ERIC Number: ED440263
Record Type: RIE
Publication Date: 1999-Nov
Reference Count: N/A
Work-Based Learning and Academic Skills.
Hughes, Katherine L.; Moore, David Thornton; Bailey, Thomas R.
IEE Brief, n27 Nov 1999
A study tested the claim that work-based learning can have positive effects on academic learning. Data were obtained through interviews with faculty, staff, students, and employers, and observation of classroom-based links to the work-based learning components at three sites involved in a work-based learning project. At the three sites, a total of 25 student interns were chosen as subjects and were observed several times for several hours each time and interviewed before and after their work placements. The study found that for 9 of the students, no evidence of academic reinforcement in the workplace were found. For 16 students, evidence was found for some aspects of the claim. Almost half the students experienced instances of the simple application of school-based knowledge at work. It was determined, however, that knowledge gained in the workplace could reinforce academic learning, especially if there is intentional instructor intervention connecting the two venues. In other words, work-based learning can have positive effects when it is done well. (Contains 20 references.) (KC)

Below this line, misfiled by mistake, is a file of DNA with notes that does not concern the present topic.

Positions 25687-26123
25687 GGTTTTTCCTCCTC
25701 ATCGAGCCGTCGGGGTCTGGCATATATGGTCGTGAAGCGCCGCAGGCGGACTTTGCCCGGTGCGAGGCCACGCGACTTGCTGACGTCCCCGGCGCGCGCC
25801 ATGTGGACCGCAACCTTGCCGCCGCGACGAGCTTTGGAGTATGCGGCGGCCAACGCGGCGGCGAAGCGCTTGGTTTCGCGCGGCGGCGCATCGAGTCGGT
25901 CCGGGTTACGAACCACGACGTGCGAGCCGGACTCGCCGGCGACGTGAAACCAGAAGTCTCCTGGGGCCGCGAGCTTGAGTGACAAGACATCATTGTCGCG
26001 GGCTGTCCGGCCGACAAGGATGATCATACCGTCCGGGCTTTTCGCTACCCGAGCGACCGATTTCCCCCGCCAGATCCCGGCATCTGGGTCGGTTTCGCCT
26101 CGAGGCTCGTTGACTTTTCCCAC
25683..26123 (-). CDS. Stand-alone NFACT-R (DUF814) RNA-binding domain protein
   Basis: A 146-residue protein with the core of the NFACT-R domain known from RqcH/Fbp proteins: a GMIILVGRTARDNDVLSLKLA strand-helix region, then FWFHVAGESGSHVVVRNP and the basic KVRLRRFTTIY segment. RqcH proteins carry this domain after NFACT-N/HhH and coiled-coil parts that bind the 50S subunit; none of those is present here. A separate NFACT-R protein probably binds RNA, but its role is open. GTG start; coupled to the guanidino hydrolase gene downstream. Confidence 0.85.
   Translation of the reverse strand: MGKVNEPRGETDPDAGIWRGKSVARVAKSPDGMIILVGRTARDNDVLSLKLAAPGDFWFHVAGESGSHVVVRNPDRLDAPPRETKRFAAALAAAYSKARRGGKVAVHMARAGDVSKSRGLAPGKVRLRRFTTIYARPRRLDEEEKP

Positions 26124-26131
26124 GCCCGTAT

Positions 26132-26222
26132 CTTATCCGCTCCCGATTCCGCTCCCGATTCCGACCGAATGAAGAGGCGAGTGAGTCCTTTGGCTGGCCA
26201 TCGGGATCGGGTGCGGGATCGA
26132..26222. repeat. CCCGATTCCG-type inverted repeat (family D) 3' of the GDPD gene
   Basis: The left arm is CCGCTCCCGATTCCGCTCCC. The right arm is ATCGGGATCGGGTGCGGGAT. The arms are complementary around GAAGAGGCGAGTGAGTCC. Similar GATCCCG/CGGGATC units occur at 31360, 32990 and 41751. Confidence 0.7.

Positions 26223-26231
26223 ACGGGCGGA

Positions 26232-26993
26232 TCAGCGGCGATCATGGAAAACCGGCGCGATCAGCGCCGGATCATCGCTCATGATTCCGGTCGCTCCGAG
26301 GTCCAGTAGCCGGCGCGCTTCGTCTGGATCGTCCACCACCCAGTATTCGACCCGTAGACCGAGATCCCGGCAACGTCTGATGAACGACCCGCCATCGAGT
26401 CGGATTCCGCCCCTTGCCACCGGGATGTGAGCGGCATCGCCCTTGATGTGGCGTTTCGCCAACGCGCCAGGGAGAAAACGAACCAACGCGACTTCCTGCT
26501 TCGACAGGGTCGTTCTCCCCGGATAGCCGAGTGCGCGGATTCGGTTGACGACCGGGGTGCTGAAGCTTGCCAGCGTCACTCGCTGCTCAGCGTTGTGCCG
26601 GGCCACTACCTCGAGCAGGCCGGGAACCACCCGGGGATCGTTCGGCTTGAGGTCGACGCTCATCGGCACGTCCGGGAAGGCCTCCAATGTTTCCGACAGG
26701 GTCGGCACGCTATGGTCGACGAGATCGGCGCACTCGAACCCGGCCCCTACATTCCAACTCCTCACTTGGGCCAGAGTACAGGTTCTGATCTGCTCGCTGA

Descriptors: Education Work Relationship, Educational Benefits, Internship Programs, Outcomes of Education, Postsecondary Education, Secondary Education, Success, Teaching Methods, Theory Practice Relationship, Work Experience Programs
Institute on Education and the Economy, Teacher's College, Columbia University, Box 174, 525 West 120th Street, New York, NY, 10027 (free). Tel: 212-678-3091; Fax: 212-678-3699; e-mail: firstname.lastname@example.org; Web site: http://www.tc.columbia.edu/~iee.
Publication Type: Collected Works - Serials; Reports - Research
Education Level: N/A
Sponsor: Pew Charitable Trusts, Philadelphia, PA.; DeWitt Wallace/Reader's Digest Fund, Pleasantville, NY.
Authoring Institution: Columbia Univ., New York, NY. Inst. on Education and the Economy.
Note: Developed from IEE Working Paper No. 15 (ED 437 568).